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February 21, 1929 - Image 4

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Text
Publication:
The Michigan Daily, 1929-02-21

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PAGE FOUR

THE MICHIGAN

DAILY

T U aI AY FEBRUARY it,'-1020

PAGE FOUR '1'HURSDAY F~flIVCXARY ~

.... .
.

rublished every morning except Monday
during the University year by the Board in
Control of Student Publications.
Member of Western Conference Editorial'
Association.
the Associated Press is exclusively en
titled to the use for republication of all news
dispatches credited to it or not otherwise
credited in this paper and the local news pub-
lished herein.
Entered at the postoffice at Ann Arbor,
Michigan, s second class matter. Special rate
of postag, granted by. Third Assistant Post-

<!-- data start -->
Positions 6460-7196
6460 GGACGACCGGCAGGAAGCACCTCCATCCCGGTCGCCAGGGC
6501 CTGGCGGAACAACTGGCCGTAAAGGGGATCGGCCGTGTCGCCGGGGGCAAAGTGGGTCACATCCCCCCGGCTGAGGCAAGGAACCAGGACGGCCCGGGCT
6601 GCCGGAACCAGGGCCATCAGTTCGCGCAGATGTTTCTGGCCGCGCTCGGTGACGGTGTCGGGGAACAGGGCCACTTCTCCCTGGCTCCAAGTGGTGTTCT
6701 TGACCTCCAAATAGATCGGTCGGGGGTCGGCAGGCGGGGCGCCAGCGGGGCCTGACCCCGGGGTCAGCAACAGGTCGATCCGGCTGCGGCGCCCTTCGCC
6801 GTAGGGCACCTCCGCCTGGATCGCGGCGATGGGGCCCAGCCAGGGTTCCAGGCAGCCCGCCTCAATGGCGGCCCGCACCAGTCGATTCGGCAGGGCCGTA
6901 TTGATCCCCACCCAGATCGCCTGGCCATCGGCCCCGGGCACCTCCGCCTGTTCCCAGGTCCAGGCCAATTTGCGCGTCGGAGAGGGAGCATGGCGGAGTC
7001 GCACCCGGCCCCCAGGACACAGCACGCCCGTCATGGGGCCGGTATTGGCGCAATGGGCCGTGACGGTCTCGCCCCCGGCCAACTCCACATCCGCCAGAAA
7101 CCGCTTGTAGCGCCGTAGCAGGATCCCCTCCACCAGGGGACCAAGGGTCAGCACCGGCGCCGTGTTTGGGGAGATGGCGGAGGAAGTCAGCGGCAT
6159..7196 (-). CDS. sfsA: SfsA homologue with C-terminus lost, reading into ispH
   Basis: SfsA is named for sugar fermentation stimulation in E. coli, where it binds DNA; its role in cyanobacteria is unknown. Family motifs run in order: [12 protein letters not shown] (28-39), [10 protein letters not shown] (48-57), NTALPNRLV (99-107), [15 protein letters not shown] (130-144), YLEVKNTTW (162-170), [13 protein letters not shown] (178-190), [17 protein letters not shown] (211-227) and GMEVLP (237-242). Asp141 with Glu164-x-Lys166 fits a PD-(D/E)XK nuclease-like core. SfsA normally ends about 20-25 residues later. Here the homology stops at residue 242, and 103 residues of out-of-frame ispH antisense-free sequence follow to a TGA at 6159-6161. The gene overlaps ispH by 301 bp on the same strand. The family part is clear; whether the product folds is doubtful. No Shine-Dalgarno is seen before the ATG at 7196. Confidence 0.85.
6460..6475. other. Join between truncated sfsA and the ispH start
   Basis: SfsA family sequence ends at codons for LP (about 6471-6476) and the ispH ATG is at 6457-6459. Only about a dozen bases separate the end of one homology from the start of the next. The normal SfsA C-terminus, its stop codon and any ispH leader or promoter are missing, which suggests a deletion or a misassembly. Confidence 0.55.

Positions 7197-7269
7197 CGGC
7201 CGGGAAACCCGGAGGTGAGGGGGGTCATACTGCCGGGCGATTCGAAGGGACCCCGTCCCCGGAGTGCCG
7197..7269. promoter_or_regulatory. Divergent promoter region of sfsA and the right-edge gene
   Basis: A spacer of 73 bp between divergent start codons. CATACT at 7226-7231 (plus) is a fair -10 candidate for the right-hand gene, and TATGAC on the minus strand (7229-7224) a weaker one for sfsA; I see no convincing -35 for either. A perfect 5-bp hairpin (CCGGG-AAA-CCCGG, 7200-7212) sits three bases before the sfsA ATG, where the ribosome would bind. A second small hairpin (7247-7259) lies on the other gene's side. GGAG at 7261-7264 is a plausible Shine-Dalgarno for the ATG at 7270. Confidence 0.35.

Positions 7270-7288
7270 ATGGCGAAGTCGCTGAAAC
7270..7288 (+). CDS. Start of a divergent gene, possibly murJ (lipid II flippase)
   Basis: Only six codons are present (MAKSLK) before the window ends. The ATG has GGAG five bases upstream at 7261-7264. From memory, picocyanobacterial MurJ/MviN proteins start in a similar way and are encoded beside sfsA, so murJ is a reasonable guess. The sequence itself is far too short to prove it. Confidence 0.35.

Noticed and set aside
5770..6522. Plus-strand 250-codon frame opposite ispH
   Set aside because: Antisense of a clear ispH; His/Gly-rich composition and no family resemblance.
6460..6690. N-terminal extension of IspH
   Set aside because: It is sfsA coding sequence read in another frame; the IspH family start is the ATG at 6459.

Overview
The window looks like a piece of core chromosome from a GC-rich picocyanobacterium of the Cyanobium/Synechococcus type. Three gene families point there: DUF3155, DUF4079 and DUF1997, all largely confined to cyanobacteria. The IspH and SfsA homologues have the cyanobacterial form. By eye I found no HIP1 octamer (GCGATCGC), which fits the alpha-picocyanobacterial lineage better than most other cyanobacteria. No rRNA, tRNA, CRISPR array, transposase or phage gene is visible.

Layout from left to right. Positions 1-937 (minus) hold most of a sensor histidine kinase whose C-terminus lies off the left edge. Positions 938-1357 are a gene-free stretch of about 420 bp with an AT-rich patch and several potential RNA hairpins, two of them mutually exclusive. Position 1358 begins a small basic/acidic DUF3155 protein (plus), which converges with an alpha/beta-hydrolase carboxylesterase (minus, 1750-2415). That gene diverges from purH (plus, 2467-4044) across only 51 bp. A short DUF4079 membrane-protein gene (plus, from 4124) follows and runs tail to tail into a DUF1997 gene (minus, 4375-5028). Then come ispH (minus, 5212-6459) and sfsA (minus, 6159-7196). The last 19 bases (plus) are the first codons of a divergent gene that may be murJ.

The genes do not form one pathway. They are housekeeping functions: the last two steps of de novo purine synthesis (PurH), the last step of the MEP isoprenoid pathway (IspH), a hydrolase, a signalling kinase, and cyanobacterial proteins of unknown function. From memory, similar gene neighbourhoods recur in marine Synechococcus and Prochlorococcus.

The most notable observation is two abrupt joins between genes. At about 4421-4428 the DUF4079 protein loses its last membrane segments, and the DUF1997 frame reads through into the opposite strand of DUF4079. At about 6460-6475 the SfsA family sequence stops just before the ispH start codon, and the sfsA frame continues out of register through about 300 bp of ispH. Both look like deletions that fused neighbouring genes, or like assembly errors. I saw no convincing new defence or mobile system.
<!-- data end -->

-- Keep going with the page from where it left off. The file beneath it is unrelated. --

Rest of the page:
master General.
Subscription by carrier, $4.00; by mail,
$ Ofices: Ann Arbor Press Building, May-
nard Street.
Phones: Editoral, 4925; Business, 21214.
EDITORIAL STAFF
Telephone 4925
MANAGING EDITOR
KENNETH G. PATRICK
Editor .................Nelson J. Smith
City Editor..... . . Stewart Hooker
News Editor............ Richard C. Kurvink
Spirts Editor..............W. Morris Quinn
Women's Editor... .........Sylvia S. Stone
Telegraph Editor.........George Stauter
Music and Drama......... ...R. L. Askren
Assistant City Editor..........Robert Silbar
Night Editors
Yoseph E. Howell Charles S. Monroe
onald J. Kline Pierce Rosenberg
Lawrence R. Klein George 9. Simons
George C. Tilley

THE BATTLE GOES ON
Prohibition was onec more
brought to the fore on Monday
when the two oratorical giants of
the United States Senate, James A.
Reed, of Missouri, and William E.
Borah, Idaho, clashed over every
phase of the eighteenth amend-j

ED
I jT ROLL
THERE'S GQLD
PILLS
IN TII ,M

Music And Drama I
TONIGHT: Comedy Club presents
"Take My Advice" by Elliott Les-
ter, in Mimes Theatre, beginning
at 8:15 o'clock.

F4 QUALITY.$
c. 0 oer
4, 2I-

'
. 4 <
.
,.
{
+ ;

Paul L. Adams
Morris Alexande
C.' A. Askren
Bertram Askwi.x
.Louise Behyme
Arthur Bernste u
Seton C. Bovee
Isabel Charles